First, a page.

Ruth Larsen — That's just the way it worked. We came after. We lived in Cambridge in a two-bedroom apartment with two children. My husband and I were anxiously hoping to buy a house. At that time they were advertising dream houses in Natick for $10,500. Well, we couldn't afford that much money. We were hoping they would come down in price, but of course they never did. So anyway Harold was watching the paper and he saw a house in Concord advertised. It was on Sudbury Road almost out to Route 2. We decided it was kind of nice. Mr. Monsen built it. We put a $20 deposit on it. Then afterwards my husband said he didn't like the roof of the porch and there was something he didn't like. He said, "I don't think we want to buy that." Of course, we lost our $20.00, which in those days was quite a bit. We kept driving around and we saw a "for sale" on this house here, Marian's house. That's why we looked at it. Fred Boyd's was the agent. So we contacted Mr. Boyd and he said, "Oh, yes, you go there and I'll come down with the key." When he arrived with the key, he said, "I'm sorry but the builder has promised it to somebody else." So he said, "Well, why don't you talk to Ervin Monsen and see if he'll build you a house. There's land around here. And I think he would be willing to build you a similar house." So we went looking for Ervin and he was working over on Potter Street. We talked to him and the house that we were going to get on Sudbury Road was the same pattern as our house. We told him what we would like so we signed the papers. In August 1950 he started building and the Korean War had started. He called me on Labor Day and I was heartbroken. He said, "I don't think I can go through with it. I can't get the materials, I can't do this, I can't do that." So we told Mr. Boyd and Mr. Parker who was the banker in Lexington. He said, "I know what the trouble is, he wants a little more money." So he said, "Maybe we could compromise. You add on $250 to your amount and Ervin will take $250 less." It worked and he went to work after that. The war went into the background. So we paid $11,900. That was more than $10,500 that we couldn't afford. But we moved in December 21 at 67 Riverdale. On Christmas Eve that year Marian's husband, Captain Hayward, came knocking at the front door dressed in his uniform welcoming us to the neighborhood. I thought that was pretty nice.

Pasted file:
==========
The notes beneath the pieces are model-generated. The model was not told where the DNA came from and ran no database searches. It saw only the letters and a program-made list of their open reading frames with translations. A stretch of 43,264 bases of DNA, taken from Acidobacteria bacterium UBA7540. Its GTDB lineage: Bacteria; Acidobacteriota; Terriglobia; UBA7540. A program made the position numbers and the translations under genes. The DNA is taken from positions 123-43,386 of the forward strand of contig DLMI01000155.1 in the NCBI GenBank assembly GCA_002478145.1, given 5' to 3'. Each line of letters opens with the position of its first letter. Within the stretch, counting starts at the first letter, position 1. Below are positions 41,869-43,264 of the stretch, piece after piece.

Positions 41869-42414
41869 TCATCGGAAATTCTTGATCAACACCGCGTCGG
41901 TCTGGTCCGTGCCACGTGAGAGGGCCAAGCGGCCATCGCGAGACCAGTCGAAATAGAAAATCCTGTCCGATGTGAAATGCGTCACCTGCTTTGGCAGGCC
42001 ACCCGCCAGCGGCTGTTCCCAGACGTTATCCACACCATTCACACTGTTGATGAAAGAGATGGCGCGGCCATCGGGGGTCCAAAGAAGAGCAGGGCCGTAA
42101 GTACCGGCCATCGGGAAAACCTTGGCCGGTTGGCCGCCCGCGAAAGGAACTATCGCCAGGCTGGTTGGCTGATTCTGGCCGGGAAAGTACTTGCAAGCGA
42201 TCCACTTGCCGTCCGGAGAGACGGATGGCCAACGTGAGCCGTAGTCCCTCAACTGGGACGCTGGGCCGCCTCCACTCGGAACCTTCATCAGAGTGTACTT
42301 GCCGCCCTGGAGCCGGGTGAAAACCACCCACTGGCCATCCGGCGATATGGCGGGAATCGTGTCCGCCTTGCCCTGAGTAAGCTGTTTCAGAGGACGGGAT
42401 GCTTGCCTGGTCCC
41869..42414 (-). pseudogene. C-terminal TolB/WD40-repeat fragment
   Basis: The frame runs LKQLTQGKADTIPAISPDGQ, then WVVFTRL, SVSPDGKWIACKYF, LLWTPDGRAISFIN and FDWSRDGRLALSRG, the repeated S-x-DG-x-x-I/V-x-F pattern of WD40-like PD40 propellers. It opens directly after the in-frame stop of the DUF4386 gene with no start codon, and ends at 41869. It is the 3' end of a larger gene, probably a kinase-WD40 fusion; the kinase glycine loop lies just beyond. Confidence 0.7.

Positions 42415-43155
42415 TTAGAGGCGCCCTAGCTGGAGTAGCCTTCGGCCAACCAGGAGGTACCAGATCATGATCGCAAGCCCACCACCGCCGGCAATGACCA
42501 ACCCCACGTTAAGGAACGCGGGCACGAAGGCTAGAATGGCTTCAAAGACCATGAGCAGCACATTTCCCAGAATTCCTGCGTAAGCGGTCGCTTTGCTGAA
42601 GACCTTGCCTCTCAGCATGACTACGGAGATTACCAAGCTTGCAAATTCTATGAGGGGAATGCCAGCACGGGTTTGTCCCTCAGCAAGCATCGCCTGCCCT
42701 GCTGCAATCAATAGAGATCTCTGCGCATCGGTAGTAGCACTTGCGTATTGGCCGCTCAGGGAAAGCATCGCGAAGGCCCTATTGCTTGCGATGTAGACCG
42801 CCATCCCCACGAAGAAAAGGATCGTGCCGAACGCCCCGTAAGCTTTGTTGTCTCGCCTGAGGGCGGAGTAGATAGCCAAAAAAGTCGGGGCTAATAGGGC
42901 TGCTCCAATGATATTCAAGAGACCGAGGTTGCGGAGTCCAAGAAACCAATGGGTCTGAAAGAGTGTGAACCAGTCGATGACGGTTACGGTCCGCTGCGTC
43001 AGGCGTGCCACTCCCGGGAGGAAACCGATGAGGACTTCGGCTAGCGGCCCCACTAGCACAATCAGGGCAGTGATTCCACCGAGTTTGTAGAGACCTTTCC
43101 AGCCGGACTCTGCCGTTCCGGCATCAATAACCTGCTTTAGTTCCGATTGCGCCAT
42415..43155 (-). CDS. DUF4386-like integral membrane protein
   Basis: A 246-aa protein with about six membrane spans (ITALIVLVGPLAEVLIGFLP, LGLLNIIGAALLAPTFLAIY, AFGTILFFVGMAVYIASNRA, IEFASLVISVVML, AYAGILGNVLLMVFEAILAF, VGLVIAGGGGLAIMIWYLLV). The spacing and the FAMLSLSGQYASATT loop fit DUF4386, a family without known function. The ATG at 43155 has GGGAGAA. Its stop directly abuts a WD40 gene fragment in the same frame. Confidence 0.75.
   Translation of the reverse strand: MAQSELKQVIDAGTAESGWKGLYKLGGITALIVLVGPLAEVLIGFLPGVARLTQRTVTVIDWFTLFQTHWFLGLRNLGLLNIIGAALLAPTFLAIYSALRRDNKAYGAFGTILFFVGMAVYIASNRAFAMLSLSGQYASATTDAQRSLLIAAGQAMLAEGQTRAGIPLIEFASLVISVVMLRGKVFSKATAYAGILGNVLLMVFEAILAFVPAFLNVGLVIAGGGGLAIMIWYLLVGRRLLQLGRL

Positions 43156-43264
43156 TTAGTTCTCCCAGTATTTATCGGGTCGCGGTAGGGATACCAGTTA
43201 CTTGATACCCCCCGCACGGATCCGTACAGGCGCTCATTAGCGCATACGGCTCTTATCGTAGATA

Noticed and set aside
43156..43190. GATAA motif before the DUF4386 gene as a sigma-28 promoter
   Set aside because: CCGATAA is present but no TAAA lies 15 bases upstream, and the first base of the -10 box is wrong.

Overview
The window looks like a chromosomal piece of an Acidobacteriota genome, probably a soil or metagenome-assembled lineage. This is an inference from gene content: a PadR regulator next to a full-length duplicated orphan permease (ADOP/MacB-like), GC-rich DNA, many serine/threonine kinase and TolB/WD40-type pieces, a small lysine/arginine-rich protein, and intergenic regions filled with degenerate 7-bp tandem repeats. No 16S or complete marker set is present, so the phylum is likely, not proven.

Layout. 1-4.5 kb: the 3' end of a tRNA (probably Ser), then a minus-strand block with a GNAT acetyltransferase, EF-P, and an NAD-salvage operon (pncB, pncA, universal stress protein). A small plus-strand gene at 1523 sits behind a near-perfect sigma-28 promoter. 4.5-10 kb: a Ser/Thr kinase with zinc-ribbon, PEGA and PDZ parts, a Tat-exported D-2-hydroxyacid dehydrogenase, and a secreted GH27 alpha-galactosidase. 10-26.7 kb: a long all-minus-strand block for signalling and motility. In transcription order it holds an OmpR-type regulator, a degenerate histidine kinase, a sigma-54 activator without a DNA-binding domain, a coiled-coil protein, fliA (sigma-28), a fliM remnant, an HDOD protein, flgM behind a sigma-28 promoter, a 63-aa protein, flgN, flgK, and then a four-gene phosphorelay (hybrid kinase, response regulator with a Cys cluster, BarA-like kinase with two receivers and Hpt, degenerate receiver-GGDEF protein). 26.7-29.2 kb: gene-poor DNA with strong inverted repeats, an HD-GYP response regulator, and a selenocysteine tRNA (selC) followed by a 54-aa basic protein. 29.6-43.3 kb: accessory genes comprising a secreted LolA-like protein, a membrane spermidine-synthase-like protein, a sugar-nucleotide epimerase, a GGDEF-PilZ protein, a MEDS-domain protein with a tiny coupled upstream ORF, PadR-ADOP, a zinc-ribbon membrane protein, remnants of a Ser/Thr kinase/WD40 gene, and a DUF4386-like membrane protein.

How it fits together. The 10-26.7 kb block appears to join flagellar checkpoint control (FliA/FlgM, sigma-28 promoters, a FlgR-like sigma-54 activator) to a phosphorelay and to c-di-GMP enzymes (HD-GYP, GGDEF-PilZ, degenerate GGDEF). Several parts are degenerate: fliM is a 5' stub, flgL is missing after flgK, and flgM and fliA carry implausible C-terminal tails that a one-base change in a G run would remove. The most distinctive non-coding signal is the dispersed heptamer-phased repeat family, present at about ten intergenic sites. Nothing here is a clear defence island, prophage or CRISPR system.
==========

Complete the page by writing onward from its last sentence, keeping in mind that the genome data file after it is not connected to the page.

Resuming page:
Rosemary Cogswell — My husband and I lived in Cambridge in an apartment and we had one child. It was harder to move the crib out into the living room because he came home at 11:30 at night, he was a newspaper man. We decided we'd like a home in the country. I wanted to live on Brattle Street, however we went to Lexington, Wayland and Woburn and Winchester looking because we knew Winchester was on the train line. Then he thought Concord was on the train line too so one day he came to Concord to look and went to Fred Boyd on Main Street. Fred showed him #70 which is a ranch style in the building process. He spoke to the builders who were there, Murphy and someone else whose name escapes me. Then he took him over to Old Marlboro Road where there was a house exactly like this one and the woman very graciously allowed him to go through. As it got a little further along he brought me out to see it, we were quite captivated. It had a nice backyard. So we paid $14,500 which was more than we could afford. This was in 1954. Our family started expanding so we built ourselves a house on Nut Meadow Crossing and moved out there in 1961. Then the children started leaving and the house got a little big and we were looking around for a smaller house to go back to. We looked here and there and we weren't too happy with them. Then my husband said "What do you think about asking Mrs. McKenney if she would be willing to sell?" She was always talking about going back to Maine when she retired from being a school teacher and principal. So I said well all she can say is no. So we went the next morning and spoke with her. And she said, "Why don't you let me sleep on it and I'll tell you tomorrow morning." And indeed she said, "Yes, you just gave me the push I needed." So the rest is history — we're back in our actual house, #70, we had before.
Ruth Hayward — Rosemary's house is part of the stretch of the Wheeler subdivision on that side of the road. On this side it was Clark's side. Clark ran his road right down the edge of the property and abutted right up to Wheeler less two feet which he retained for I think negotiating purposes. But the two of them eventually finished all the roads and they ran together.
Rosemary Cogswell — Over on Southfield Circle when they started building over there, my father and mother moved in because we were here and I was an only child and they wanted to be near. So his was the first house on the circle that was built. They came in 1952.
Ruth Hayward — When my family came, there was me and my brother and one of the things they discovered was that when you lived too far out in the country, you spent an awful lot of time playing bus. Bus somebody here, bus somebody there. One of the things they were looking for was a place to live where we could also walk to school. I came as a junior in high school and my brother came in sixth grade. He went to Peter Bulkeley and I went to the high school, which was what is now Emerson Umbrella on Stow Street. As a matter of fact I was in there this year. My class has its 50th reunion in October, and one of the things we got to do was to have an escorted tour through the old facilities.